• past history of difficult conversations, sometimes badly managed (e.g. image filter) and too-early rollout of buggy feature as a default (e.g. VisualEditor), causes once-burned-twice-shy wariness about new WMF features

    • Wikimedians' core ethos: "It's a wiki" (if you see a problem, e.g. an error in a Wikipedia article, try to fix it); everyone is responsible for maintaining and improving the project, preventing harm

      • ergo people who feel responsible for the quality of the project are like William F. Buckley's "National Review" in terms of their conservatism, standing athwart history yelling "stop"

I haven't answered some questions: what are the common patterns in our success stories (governance, funding, community size, maintainership history, etc.)? How do we address or prevent problems like the ones I mentioned seeing within Wikimedia? But it's great to see progress on those questions from organizations like Wikimedia and Simply Secure and Open Tech Strategies (disclosure: I often do work with the latter), and I do see hope for plausible ways forward.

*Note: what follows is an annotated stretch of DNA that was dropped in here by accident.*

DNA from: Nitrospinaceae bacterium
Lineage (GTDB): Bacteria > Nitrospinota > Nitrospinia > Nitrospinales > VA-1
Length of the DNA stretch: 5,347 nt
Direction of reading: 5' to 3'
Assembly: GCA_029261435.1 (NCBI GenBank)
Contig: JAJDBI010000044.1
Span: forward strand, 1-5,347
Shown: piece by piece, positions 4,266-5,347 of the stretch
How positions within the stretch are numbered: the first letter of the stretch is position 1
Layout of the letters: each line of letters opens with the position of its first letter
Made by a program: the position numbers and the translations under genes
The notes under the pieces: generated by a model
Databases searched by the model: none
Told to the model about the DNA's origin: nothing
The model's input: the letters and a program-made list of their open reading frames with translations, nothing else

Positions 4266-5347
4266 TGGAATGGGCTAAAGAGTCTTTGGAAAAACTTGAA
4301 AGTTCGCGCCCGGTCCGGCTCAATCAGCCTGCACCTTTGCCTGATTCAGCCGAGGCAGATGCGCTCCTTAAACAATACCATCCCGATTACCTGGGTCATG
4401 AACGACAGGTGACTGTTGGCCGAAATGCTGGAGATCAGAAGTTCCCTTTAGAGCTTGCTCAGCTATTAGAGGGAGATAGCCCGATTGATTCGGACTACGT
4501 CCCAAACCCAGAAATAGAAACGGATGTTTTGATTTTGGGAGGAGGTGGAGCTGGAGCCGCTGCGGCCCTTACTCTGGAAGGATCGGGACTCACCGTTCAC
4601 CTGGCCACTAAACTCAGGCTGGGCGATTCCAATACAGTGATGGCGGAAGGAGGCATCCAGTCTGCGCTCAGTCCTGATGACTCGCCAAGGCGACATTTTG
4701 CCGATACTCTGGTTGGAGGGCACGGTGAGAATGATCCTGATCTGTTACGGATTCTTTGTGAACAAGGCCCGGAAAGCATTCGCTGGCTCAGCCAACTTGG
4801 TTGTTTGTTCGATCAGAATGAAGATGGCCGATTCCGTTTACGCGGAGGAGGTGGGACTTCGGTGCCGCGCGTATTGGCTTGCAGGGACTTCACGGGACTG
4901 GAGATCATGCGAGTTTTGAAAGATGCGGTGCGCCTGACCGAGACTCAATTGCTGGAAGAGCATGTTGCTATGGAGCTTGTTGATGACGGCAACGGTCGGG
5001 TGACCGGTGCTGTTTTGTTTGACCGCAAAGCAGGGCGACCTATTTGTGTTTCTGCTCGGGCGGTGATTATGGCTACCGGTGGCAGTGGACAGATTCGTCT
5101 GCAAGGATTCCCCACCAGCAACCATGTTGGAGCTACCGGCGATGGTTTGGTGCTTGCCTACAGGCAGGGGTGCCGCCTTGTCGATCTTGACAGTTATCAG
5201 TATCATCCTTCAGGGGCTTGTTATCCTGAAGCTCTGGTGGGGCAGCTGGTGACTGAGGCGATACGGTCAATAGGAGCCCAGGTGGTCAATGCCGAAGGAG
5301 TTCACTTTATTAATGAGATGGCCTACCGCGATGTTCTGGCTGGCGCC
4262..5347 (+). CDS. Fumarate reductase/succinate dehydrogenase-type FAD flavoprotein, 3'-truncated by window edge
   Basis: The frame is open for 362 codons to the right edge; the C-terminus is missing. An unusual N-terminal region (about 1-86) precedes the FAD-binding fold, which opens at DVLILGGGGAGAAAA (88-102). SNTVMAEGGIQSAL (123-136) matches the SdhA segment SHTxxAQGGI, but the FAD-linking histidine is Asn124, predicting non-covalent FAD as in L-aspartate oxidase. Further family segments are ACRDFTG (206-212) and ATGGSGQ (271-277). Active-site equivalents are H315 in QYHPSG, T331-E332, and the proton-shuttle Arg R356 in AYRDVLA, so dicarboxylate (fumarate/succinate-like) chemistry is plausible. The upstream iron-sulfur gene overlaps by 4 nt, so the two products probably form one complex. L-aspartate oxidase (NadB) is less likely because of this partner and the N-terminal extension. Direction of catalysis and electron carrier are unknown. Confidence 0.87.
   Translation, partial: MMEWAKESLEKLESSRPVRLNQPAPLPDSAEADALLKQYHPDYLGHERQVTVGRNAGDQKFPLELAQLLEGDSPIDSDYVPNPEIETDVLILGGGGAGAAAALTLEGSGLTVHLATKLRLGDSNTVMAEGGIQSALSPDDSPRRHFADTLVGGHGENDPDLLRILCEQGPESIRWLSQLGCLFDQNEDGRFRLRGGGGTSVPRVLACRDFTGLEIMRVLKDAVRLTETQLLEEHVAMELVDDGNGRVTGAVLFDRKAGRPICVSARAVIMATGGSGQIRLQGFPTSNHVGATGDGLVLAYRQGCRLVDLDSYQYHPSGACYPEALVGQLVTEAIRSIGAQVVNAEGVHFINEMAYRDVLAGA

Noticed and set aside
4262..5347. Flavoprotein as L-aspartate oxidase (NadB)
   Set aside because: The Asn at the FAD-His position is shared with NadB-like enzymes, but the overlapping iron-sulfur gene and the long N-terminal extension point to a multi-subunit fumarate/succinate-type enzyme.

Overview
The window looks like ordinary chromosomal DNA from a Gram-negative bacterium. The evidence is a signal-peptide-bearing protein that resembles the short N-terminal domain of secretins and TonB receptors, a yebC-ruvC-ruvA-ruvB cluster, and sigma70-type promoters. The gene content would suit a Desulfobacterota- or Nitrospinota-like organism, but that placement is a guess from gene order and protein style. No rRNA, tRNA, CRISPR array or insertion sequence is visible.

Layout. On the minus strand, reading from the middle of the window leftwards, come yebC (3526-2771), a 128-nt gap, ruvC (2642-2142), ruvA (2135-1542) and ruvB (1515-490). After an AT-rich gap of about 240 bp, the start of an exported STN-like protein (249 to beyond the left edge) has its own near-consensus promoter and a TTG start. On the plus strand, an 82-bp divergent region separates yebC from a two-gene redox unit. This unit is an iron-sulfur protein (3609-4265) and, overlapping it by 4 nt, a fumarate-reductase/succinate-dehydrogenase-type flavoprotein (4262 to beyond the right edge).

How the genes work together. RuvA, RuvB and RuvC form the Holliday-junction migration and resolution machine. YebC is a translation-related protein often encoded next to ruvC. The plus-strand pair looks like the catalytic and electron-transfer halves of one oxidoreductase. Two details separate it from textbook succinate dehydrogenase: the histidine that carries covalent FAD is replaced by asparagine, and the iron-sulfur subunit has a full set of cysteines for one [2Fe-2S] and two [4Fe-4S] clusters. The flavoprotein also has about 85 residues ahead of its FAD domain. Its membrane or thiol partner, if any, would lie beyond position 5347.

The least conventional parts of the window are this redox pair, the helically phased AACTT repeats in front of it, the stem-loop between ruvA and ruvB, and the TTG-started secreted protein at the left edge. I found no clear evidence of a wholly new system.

[syndicated profile] tor_dot_com_feed

Posted by Mary Robinette Kowal

It’s like this… An astronaut asks if you want to spend the day at work with him. You say, “Yes.”

More specifically, it was like this. Kjell Lindgren, a NASA astronaut who spent 142 days in space, was a consultant when I was writing The Calculating Stars and The Fated Sky. So by “Would you like to spend the day with me at work?” what he meant was “Do you want to come to the NBL and watch a full dev run?”

Now, if you’re like me, you say, “Yes.”

Let me explain. He invited me to go to the Neutral Buoyancy Laboratory, which is a swimming pool the size of a football field and three stories deep, containing a full-scale replica of the International Space Station. A “dev run” is a developmental run of a spacewalk—basically, they simulate a spacewalk in 6.2 million gallons of water.

But what he actually said was, “Do you want to watch me do a dev run at the NBL? But you probably won’t want to stay for the whole day because it will be really boring.”